Yesterday was a rainy day. It rained hard early in the morning but had stopped by the time I decided to head to Makro for some supplies. It’s a trip that takes a little time, first with a quarter-mile walk to the main road, where you wait for the public songtaew taxi.
I’ve brought along my empty backpack and an extra bag, wearing my knee brace in anticipation of the walking ahead, and, of course, have my music in my ears. Oh, and I figured I might need my umbrella, which I’ve had with me since Bali six years ago.
The taxi first makes a stop at the fresh market (Chat Chia) and then another scheduled stop at Hua Hin Hospital. In between on the roughly 5-mile trip, the taxi will stop for anyone waving on the side of the road, or when a passenger pushes the buzzer to stop.
The rain had made it a nice, cool day, perfect for running errands. Shopping was normal and I made it out for less than $60, with meats and seafood good for two dozen meals. When I was finished, however, it was raining, which sort of gets me around to the point of this whole, boring, everyday description. But not yet.
The rain here often is just a large cloud soaring above, so I waited for it to let up. It did. And within 10 minutes I was back on the green songtaew and headed south to soi 80.
And then the rain resumed. And it got heavier. By the time we reached Chat Chia, where you have to change taxis, it was pouring. The connecting taxi was full, however, so I had to wait for the next one.
Funny thing is, though, that the next one was parked right there, Driver had to wait for the next connector to deliver passengers before he could leave, so I just took a seat inside at the back end of the cab and watched the rain.
Just outside the backend of the cab was a covered sidewalk. There was an old man with a baseball cap and a white shirt bearing a dragon motif lounging to one side. But right behind the cab was this old woman.
She was cleaning jackfruit to sell to people switching from one taxi to the next, as I was doing. I bought some one time long ago, but I had never really noticed her and what she was doing. This was not a photo-taking trip and it was raining heavily, so I didn’t have my camera (or phone), which is a shame because the picture in my mind is iconic.
She sat at a dilapidated-looking wooden table, on an equally dilapidated-looking wooden chair. On the floor in front of her was a large plastic bucket, where all the ‘trash’ parts of the fruit were sent. A jackfruit, splayed open, lay flat on the table. She used a 6-inch knife that she constantly coated with what I believe was coconut oil. Also on the table were two bowls of cleaned fruit, an occasional fly stopping to taste it.
We waited for at least 10 minutes for the next taxi, so I was able to watch this woman clean a number of fruits, first trimming the ends and then pulling off the fiber attached to the fruit. The final step was cut the seed out. What would take me at least a minuted took her maybe 10 seconds.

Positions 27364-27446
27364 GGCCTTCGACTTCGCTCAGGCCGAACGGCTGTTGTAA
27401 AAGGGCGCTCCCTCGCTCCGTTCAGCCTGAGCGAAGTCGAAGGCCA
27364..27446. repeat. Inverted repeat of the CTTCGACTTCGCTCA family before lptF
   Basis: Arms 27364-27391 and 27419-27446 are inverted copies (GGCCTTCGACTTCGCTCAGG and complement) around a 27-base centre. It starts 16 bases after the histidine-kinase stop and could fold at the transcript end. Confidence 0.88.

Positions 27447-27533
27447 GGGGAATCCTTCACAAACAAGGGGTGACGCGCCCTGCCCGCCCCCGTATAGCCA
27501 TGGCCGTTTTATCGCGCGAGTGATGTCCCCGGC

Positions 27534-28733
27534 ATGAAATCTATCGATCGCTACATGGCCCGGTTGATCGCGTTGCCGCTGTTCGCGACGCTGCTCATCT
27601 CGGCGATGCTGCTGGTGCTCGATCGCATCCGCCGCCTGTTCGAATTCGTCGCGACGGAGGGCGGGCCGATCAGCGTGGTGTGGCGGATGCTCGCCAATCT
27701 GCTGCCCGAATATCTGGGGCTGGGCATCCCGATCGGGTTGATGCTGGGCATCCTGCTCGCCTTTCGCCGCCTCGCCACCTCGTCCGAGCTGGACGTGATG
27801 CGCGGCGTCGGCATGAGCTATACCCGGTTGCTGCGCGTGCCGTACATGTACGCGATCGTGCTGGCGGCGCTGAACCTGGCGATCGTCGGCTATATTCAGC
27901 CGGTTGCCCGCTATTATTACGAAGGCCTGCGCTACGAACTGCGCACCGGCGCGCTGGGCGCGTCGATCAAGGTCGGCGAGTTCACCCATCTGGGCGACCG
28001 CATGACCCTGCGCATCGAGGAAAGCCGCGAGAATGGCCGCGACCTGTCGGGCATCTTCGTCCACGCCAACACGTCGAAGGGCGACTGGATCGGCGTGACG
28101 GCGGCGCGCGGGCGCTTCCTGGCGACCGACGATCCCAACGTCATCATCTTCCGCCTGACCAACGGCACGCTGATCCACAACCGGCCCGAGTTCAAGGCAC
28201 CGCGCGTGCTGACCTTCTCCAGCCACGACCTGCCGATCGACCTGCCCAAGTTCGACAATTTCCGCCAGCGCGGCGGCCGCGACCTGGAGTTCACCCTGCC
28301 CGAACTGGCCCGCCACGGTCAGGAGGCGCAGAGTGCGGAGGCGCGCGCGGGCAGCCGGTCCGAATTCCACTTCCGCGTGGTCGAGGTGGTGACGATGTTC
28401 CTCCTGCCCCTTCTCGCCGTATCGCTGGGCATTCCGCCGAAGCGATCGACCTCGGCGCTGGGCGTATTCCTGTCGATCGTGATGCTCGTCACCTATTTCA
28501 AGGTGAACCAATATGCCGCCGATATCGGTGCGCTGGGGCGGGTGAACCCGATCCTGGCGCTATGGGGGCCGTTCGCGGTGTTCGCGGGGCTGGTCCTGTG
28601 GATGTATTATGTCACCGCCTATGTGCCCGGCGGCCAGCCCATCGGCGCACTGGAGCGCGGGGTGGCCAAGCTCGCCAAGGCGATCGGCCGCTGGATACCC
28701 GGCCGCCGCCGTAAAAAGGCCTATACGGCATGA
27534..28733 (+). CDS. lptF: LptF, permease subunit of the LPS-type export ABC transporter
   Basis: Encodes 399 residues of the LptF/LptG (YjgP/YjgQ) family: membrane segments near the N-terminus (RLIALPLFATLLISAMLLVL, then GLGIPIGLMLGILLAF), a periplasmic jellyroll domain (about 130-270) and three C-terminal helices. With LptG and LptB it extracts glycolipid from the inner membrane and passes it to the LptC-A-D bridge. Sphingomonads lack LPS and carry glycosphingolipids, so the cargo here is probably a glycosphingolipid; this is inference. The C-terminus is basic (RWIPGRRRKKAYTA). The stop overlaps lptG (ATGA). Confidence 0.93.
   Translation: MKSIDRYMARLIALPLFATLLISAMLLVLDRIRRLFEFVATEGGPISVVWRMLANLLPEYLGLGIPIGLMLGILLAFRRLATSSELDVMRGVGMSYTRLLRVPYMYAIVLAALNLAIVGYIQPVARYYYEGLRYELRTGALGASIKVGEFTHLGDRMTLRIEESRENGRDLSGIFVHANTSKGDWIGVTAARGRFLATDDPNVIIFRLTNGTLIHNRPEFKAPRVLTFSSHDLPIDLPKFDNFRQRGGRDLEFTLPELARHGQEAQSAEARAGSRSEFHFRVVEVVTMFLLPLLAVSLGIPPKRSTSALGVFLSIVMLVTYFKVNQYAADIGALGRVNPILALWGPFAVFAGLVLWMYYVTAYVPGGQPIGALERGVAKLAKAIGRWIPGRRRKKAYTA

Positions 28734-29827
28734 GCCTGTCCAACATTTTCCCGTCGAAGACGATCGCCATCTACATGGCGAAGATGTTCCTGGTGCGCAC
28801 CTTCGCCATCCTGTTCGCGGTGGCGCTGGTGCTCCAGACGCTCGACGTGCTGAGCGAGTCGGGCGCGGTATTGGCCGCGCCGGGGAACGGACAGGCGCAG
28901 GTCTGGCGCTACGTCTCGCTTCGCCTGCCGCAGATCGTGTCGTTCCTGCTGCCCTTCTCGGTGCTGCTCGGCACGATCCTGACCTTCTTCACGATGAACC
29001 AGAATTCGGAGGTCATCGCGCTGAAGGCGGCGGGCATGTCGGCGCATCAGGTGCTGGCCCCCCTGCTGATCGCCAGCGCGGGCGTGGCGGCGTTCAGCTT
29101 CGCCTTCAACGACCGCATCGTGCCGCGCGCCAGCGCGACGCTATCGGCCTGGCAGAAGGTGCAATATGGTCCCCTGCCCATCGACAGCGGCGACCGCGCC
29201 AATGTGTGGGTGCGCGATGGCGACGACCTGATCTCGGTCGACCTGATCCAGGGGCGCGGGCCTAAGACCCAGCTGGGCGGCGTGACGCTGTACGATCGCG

She sells her fruit for 10 baht (30 cents) for maybe 6 pieces. But the fruit provides her with at least 16 servings, so she makes a little money. A woman who got on right after me bought about 60 baht worth. It’s a good snack food, tasty and nutritous.
I imagine this woman wakes at 4 every morning from her mat on the floor of probably a two-room flat. She then goes wherever she is buying her fruit, before heading to her ‘spot’ outside the market and at the taxi exchange area. I would bet she is there by dawn and stays until dusk, if not later. A couple bowls of rice with a small protein serving of some kind her daily meals.
She seemed happy while she cleaned the fruit, however, chatting with the old man and others who passed by. It’s really all she can do.
Anyway, the taxi finally left, as the rain came down harder. By the time we reached my stop, the streets were flooding. And I had to cross over Petchkasem Road, the 4-lane main road bisecting Hua Hin. Did I mention it was raining hard. Also, there was lots of traffic.
Finally, figuring the rain wasn’t going to let up, I left my cover in a storefront, umbrella overhead, and safely made it across, where on the other side I was met with ankle-deep water. It got deeper, but I made it back, thankful I had at least anticipated by bringing an umbrella I hardly ever use.
From my Hua Hin Expat News:
How to cut and clean a jackfruit
You can’t miss the jackfruit around town. It’s obviously in season. The big, ugly greenish fruit can be found at many street vendors, either whole or cleaned and ready to eat.
Usually, the fruit is eaten raw, but often it is cooked. In Indonesia, they make a delicious, almost meat-like dish with it called gudeg.
When you first look at the unopened fruit, however, you can be forgiven for not knowing what to do next. We found a video for you showing the best way to cut and clean a jackfruit.
Durian’s odorous prcesence strong in Hua Hin
Yesterday we offered a brief video on how to clean a jackfruit, a favorite Southeast Asian delight. Today, we look at the Durian, which is also in season, as evidenced by the myriad of vendors offering it along the streets.
Often called the “king of fruits”, the durian can grow as large as 30 centimeters long and 15 centimeters in diameter, andweigh one to three kilograms. It’s pungent odor is called either pleasantly sweet or very unpleasant, and has been described as rotten onions, turpentine, and raw sewage. The odor is so strong that it has even been bannded by some hotels and public transportation.
Native to Southeast Asia, the durian was described by 19th-century British naturalist Alfred Russel Wallace as “a rich custard highly flavored with almonds”. The flesh can be consumed at various stages of ripeness, and it is used to flavor a wide variety of savoury and sweet edibles in Southeast Asian cuisines. The seeds can also be eaten when cooked.